High speed photography is dynamic, captivating, and a lot easier to pull off than you may think. All it takes to get awesome shots that freeze motion is some patience and a smartphone:
Before we get too far, there are a few things you can do to ensure you get the best results possible:
- Supplementary light. The more light there is to work with, the better. Shooting outside on a sunny day will likely work well. If you have access to a studio setting, strobe lights can also improve your shots.
- Plain background. The busier the surroundings, the more difficult it will be to tell what is being frozen in action. A simple background will force the viewer to hone into whatever your subject happens to be.
- Slow motion capture. When shooting with an iPhone, there’s a specific method that will often yield the best high-speed results. First, activate your camera’s slow-motion capture. Then, set your camera to the highest frame rate possible. That way, you’ll be able to capture a whole sequence and then go in and choose the best still.
Now, without further ado, let’s go over some of the awesome tricks, courtesy of COOPH!
This technique is simple, inexpensive, and incredibly eye catching.
Get your hands on some dyed flour, cornstarch, or similar colored powder. Then, think of a sport or movement that a model can act out on camera. Get a little creative and think of ways you might be able to incorporate the powder into your desired action. From there, it’s just a matter of experimentation and letting the colors fly! When the powder comes in contact with another object, it will spread out in every direction, creating a colorful cloud. With the right timing and a fast camera, it can be an extremely effective way of highlighting the action that you’d like to feature.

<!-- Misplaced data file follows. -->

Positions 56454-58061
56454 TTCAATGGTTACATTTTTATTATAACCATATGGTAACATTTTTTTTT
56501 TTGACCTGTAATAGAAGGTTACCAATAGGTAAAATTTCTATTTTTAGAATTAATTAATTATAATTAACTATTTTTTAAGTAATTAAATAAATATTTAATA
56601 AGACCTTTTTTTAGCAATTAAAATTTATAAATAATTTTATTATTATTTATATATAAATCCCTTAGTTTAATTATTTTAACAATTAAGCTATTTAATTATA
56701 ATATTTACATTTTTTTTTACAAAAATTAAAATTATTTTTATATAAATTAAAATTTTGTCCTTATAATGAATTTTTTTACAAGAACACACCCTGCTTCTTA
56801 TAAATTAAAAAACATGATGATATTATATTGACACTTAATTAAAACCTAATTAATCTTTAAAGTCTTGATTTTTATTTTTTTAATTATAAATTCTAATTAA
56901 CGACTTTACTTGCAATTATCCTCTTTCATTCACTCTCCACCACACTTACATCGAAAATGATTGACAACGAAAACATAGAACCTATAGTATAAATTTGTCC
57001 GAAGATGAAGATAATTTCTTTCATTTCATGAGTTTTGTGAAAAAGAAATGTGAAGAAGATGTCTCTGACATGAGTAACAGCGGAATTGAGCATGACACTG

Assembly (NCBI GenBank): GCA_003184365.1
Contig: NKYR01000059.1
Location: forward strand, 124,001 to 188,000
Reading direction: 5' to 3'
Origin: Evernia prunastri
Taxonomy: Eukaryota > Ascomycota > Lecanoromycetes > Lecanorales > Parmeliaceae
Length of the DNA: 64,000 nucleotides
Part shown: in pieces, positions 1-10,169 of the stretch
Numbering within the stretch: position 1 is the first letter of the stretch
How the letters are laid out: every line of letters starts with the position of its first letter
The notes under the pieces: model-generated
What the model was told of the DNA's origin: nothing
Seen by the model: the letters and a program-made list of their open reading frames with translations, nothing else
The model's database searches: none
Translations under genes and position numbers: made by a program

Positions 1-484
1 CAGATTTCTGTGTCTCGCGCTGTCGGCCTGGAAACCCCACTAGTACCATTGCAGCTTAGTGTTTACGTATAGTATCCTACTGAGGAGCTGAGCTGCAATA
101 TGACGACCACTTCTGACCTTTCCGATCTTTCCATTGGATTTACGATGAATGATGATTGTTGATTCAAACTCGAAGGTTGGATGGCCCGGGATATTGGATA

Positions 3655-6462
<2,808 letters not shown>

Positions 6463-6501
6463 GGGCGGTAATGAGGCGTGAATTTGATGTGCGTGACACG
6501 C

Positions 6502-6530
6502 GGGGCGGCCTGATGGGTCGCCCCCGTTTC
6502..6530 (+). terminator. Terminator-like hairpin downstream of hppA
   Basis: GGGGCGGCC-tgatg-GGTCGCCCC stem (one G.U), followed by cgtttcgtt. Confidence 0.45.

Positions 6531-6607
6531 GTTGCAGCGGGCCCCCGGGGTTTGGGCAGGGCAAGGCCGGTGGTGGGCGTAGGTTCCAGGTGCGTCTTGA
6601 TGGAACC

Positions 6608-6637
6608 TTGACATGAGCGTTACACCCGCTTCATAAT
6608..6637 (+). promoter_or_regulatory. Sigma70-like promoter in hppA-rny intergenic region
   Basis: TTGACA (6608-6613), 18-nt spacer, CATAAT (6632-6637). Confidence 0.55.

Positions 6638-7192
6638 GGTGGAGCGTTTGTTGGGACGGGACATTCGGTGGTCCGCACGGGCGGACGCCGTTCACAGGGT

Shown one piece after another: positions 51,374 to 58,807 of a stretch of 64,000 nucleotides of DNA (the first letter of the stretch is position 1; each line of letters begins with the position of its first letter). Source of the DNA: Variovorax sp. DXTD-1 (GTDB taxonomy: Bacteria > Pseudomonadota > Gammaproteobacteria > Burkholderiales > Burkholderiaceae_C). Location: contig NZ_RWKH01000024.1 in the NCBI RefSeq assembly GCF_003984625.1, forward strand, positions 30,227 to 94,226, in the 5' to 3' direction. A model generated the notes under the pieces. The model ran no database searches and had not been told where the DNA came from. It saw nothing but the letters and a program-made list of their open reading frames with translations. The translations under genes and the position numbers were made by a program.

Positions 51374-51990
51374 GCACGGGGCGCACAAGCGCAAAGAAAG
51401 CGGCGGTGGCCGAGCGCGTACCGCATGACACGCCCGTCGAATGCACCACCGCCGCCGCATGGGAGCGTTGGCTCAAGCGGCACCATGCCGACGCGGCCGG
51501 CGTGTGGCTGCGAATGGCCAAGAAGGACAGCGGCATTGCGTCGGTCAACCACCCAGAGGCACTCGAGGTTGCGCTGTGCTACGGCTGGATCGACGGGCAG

Water is an excellent tool for those interested in the abstract. With nothing more than a tank, a pump, and a little bit of paint, it’s possible to get fascinating images. When paint is injected into a body of water, it will quickly disperse and, eventually, reach an equilibrium. With high speed photography, you can freeze the process and capture swirls and streaks of color as it dances through the water.
If you’d like to switch things up, high speed photography also works well for capturing splashes midair. No matter how it’s utilized, liquids can be pretty unpredictable; no two high speed photographs will ever be exactly the same.
The Moment of Impact
The hardest part of this technique may be finding someone willing to sit in as a model! When you’re working with high speed photography, few things make for better subject matter than a collision. It doesn’t really matter what exactly is colliding, although human subjects often yield pretty interesting results. If the object launched into the image breaks or bursts on impact, you’ll end up capturing all of the little pieces as they fly through the air.
Try these ideas out and show us your best shots!
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